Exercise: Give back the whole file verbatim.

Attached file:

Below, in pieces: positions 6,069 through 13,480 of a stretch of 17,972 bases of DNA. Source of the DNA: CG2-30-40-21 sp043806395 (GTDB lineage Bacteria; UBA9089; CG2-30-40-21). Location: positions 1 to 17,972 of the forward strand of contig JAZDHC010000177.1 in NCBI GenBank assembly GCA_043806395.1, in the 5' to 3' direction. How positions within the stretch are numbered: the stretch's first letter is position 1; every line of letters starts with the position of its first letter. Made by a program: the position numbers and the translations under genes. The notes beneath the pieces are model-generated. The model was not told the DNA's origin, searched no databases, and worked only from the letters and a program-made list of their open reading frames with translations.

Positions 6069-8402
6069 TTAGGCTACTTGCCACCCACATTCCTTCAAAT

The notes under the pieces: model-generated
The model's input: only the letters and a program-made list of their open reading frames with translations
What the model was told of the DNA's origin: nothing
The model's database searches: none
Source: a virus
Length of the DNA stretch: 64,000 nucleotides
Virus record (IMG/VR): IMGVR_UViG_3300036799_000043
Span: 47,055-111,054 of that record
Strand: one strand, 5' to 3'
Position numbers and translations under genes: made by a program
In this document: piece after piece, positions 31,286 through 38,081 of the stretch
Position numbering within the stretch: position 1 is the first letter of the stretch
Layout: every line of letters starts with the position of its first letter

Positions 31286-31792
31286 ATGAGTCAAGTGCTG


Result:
Below, in pieces: positions 6,069 through 13,480 of a stretch of 17,972 bases of DNA. Source of the DNA: CG2-30-40-21 sp043806395 (GTDB lineage Bacteria; UBA9089; CG2-30-40-21). Location: positions 1 to 17,972 of the forward strand of contig JAZDHC010000177.1 in NCBI GenBank assembly GCA_043806395.1, in the 5' to 3' direction. How positions within the stretch are numbered: the stretch's first letter is position 1; every line of letters starts with the position of its first letter. Made by a program: the position numbers and the translations under genes. The notes beneath the pieces are model-generated. The model was not told the DNA's origin, searched no databases, and worked only from the letters and a program-made list of their open reading frames with translations.

Positions 6069-8402
6069 TTAGGCTACTTGCCACCCACATTCCTTCAAAT

The notes under the pieces: model-generated
The model's input: only the letters and a program-made list of their open reading frames with translations
What the model was told of the DNA's origin: nothing
The model's database searches: none
Source: a virus
Length of the DNA stretch: 64,000 nucleotides
Virus record (IMG/VR): IMGVR_UViG_3300036799_000043
Span: 47,055-111,054 of that record
Strand: one strand, 5' to 3'
Position numbers and translations under genes: made by a program
In this document: piece after piece, positions 31,286 through 38,081 of the stretch
Position numbering within the stretch: position 1 is the first letter of the stretch
Layout: every line of letters starts with the position of its first letter

Positions 31286-31792
31286 ATGAGTCAAGTGCTG